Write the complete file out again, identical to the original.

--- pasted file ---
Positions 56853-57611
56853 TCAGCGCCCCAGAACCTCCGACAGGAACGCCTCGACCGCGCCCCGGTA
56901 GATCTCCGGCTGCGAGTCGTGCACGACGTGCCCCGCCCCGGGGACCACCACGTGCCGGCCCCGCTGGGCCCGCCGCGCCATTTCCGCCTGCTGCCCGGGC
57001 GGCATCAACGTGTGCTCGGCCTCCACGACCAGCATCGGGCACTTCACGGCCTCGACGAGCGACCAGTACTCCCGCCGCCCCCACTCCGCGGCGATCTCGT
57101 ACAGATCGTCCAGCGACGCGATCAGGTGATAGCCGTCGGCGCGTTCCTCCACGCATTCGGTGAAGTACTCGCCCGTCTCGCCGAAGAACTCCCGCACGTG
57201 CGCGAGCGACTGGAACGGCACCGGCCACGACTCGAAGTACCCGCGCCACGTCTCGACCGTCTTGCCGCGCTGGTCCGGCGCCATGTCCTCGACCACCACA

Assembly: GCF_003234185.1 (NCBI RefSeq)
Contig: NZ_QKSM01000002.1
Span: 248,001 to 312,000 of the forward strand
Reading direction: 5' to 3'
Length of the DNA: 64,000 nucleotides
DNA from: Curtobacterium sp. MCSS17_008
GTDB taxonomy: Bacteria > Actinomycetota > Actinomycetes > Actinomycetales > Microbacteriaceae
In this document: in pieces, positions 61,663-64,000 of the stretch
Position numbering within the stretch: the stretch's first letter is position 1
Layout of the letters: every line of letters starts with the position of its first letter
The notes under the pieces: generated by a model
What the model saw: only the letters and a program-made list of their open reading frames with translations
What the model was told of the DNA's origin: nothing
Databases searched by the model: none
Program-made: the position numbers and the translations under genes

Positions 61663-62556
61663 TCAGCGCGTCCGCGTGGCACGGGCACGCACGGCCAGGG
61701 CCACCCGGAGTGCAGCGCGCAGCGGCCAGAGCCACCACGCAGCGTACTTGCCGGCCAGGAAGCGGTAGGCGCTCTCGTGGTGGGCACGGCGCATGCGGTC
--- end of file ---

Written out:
Positions 56853-57611
56853 TCAGCGCCCCAGAACCTCCGACAGGAACGCCTCGACCGCGCCCCGGTA
56901 GATCTCCGGCTGCGAGTCGTGCACGACGTGCCCCGCCCCGGGGACCACCACGTGCCGGCCCCGCTGGGCCCGCCGCGCCATTTCCGCCTGCTGCCCGGGC
57001 GGCATCAACGTGTGCTCGGCCTCCACGACCAGCATCGGGCACTTCACGGCCTCGACGAGCGACCAGTACTCCCGCCGCCCCCACTCCGCGGCGATCTCGT
57101 ACAGATCGTCCAGCGACGCGATCAGGTGATAGCCGTCGGCGCGTTCCTCCACGCATTCGGTGAAGTACTCGCCCGTCTCGCCGAAGAACTCCCGCACGTG
57201 CGCGAGCGACTGGAACGGCACCGGCCACGACTCGAAGTACCCGCGCCACGTCTCGACCGTCTTGCCGCGCTGGTCCGGCGCCATGTCCTCGACCACCACA

Assembly: GCF_003234185.1 (NCBI RefSeq)
Contig: NZ_QKSM01000002.1
Span: 248,001 to 312,000 of the forward strand
Reading direction: 5' to 3'
Length of the DNA: 64,000 nucleotides
DNA from: Curtobacterium sp. MCSS17_008
GTDB taxonomy: Bacteria > Actinomycetota > Actinomycetes > Actinomycetales > Microbacteriaceae
In this document: in pieces, positions 61,663-64,000 of the stretch
Position numbering within the stretch: the stretch's first letter is position 1
Layout of the letters: every line of letters starts with the position of its first letter
The notes under the pieces: generated by a model
What the model saw: only the letters and a program-made list of their open reading frames with translations
What the model was told of the DNA's origin: nothing
Databases searched by the model: none
Program-made: the position numbers and the translations under genes

Positions 61663-62556
61663 TCAGCGCGTCCGCGTGGCACGGGCACGCACGGCCAGGG
61701 CCACCCGGAGTGCAGCGCGCAGCGGCCAGAGCCACCACGCAGCGTACTTGCCGGCCAGGAAGCGGTAGGCGCTCTCGTGGTGGGCACGGCGCATGCGGTC